If you’re like most product managers, you probably have a backlog full of user stories representing just what you’d like to see your best users do with your product.
You have stories representing how they’ll get the most out of every feature, how they’ll find every benefit laid out for them, and how they’ll squeeze your best intent out of every corner of your product. Everything you’ve done has been with an eye towards taking care of your best users.
But what about your not so great users? Not just those who are casual users of your product, or who approach it with little enthusiasm. No, I’m talking about those malevolent users who have set out with no other purpose in mind than to do you harm. You have those users, too…you just may not be thinking about them.
These are the users who have only malicious intent towards your company, your product, or even your other users. We call these our “evil users,” and whether you want to think of them or not…they’re your users, too. And they deserve their own user stories.
Evil user stories are just like normal user stories, except they represent what a malevolent user would do in your product instead of what a benign user would do. In every case, these stories represent what you don’t want a user doing inside of your product.
Why would you write stories that represent what you don’t want a user to do? Because by understanding what an evil user wants to do in your product, and more importantly why they want to do it, you can better understand how to defend against them.
Let’s look at an example.
Imagine that your product is an e-commerce platform that allows your users to buy and sell rare video game cartridges. Buyers on your marketplace can pay with either their PayPal accounts or credit cards.
Now imagine that your community of rare video game aficionados has been targeted by a hacker. This hacker intends to steal the credit card numbers of your users so he can sell those numbers on the black market.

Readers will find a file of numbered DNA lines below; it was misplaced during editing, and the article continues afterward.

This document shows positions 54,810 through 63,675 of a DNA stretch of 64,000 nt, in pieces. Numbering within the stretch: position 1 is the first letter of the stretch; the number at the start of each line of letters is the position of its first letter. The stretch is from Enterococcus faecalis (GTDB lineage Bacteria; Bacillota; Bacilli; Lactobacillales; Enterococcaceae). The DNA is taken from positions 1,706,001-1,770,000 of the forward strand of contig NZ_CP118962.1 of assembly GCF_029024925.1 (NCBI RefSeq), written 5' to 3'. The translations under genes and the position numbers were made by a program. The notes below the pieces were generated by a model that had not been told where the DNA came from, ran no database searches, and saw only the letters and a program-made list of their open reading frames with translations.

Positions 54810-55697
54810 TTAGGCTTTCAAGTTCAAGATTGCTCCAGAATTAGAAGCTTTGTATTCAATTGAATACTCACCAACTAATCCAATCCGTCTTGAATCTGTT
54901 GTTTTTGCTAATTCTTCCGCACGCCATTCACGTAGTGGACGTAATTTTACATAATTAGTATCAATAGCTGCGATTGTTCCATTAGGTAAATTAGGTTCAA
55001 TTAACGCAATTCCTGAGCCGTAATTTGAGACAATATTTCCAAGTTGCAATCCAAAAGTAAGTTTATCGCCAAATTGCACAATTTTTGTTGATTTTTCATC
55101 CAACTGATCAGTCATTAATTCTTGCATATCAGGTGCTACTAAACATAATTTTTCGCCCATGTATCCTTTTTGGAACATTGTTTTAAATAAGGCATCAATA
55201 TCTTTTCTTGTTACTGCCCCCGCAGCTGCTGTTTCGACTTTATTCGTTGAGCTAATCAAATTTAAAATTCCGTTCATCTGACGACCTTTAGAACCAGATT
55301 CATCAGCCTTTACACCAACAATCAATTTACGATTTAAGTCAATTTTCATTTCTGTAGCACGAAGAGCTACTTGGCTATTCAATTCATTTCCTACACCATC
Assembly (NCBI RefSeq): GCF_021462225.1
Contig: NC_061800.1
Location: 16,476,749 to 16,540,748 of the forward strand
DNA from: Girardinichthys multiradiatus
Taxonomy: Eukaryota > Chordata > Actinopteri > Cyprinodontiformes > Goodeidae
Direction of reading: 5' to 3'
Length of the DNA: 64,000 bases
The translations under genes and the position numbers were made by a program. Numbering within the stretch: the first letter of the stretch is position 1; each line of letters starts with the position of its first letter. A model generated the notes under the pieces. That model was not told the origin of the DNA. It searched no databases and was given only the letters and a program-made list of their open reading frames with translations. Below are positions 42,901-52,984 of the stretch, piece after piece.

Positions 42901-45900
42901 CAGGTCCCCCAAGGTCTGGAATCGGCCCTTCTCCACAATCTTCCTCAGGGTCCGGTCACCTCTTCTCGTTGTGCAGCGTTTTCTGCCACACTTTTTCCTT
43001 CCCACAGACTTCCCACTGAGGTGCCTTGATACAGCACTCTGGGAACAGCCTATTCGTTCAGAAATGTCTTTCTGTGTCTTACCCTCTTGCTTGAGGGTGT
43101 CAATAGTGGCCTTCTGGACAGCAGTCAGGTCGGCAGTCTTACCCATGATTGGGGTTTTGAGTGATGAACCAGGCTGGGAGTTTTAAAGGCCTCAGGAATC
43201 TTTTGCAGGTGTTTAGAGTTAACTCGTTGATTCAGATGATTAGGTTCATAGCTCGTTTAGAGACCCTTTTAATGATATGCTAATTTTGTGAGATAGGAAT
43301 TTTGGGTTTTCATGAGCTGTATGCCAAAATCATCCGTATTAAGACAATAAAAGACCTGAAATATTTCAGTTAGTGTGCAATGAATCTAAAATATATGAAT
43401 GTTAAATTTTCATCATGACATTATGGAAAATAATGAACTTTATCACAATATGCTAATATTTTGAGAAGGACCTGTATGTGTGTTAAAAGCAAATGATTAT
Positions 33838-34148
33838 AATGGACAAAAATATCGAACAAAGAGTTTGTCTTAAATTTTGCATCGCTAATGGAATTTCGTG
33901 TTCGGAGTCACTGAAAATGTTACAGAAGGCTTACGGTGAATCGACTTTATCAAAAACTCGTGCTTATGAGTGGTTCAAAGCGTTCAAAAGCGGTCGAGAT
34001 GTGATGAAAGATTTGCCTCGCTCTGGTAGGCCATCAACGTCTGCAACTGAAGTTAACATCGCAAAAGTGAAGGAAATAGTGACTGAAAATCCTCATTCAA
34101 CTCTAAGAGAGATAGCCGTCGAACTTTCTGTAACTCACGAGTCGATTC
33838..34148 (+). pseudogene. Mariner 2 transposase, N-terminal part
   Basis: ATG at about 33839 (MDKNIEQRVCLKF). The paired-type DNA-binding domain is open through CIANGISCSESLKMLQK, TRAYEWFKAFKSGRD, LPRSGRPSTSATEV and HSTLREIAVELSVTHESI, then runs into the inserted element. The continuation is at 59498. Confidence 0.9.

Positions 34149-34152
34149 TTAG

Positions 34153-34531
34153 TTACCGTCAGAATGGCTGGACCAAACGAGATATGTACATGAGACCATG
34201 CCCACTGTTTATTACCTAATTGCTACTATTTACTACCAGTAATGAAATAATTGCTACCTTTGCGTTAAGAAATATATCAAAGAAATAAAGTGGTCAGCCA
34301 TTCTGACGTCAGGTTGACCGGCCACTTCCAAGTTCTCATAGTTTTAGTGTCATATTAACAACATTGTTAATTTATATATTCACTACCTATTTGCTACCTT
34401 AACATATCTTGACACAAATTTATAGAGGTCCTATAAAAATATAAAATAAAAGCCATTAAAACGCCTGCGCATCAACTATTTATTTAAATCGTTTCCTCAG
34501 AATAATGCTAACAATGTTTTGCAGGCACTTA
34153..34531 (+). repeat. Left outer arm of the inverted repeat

To represent this intent, you might write an evil user story that looks something like this:
As a hacker, I want to steal the credit card numbers of the site’s users, so I can sell those numbers on the black market.
This story is just your starting point. It helps you understand what a hacker wants to do and why they would want to do it. But it doesn’t help you understand how they might accomplish it.
With a bit of “evil brainstorming,” you can probably think of a few ways to accomplish this. One way would be to gain direct access to the database that backs your website. This would give your hacker unfettered access to all credit card numbers in the site. However, this would be difficult for your hacker to do and, since you’re most likely encrypting your credit card numbers (right?), the hacker wouldn’t be able to use his bounty, anyway. At least, not easily.
Another option would be to break into another user’s account where the hacker could pull that user’s credit card number right from their billing information page. This would be much easier than gaining direct access to your backend database and it would also give the hacker access to more of your user’s profile information, such as the corresponding name and address associated with their credit card.
This seems like the most likely path your hacker would take, so let’s refine your evil user story to reflect this:
As a hacker, I want to break into a specific user’s account, so I can steal their credit card number.
Now that you have a better understanding of why a hacker would want to break into a specific user’s account, you can begin to think about how you can better defend against it. For example, you could strengthen the authentication requirements for a user to log into their account, perhaps by requiring an alphanumeric password with at least 8 characters and special symbols, or requiring two-factor authentication. Alternatively, instead of complicating the authentication process you could just decide to never display the full credit card number to a user and instead display only the last four digits. That way, if a hacker does compromise a user’s account, then they’ll never be able to access the full credit card number in order to steal it.